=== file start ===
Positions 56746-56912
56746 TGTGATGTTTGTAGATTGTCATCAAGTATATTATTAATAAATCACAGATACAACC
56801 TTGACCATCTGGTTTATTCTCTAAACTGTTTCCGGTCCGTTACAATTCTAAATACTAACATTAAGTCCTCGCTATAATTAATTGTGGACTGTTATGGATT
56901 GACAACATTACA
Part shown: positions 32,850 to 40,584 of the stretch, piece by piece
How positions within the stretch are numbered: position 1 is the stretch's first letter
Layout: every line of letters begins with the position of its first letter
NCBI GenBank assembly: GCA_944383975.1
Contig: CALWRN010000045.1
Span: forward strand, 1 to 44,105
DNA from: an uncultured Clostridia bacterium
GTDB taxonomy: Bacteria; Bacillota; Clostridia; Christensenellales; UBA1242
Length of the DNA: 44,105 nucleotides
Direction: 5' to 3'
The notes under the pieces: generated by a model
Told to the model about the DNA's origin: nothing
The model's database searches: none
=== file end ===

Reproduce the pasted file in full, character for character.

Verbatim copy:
Positions 56746-56912
56746 TGTGATGTTTGTAGATTGTCATCAAGTATATTATTAATAAATCACAGATACAACC
56801 TTGACCATCTGGTTTATTCTCTAAACTGTTTCCGGTCCGTTACAATTCTAAATACTAACATTAAGTCCTCGCTATAATTAATTGTGGACTGTTATGGATT
56901 GACAACATTACA
Part shown: positions 32,850 to 40,584 of the stretch, piece by piece
How positions within the stretch are numbered: position 1 is the stretch's first letter
Layout: every line of letters begins with the position of its first letter
NCBI GenBank assembly: GCA_944383975.1
Contig: CALWRN010000045.1
Span: forward strand, 1 to 44,105
DNA from: an uncultured Clostridia bacterium
GTDB taxonomy: Bacteria; Bacillota; Clostridia; Christensenellales; UBA1242
Length of the DNA: 44,105 nucleotides
Direction: 5' to 3'
The notes under the pieces: generated by a model
Told to the model about the DNA's origin: nothing
The model's database searches: none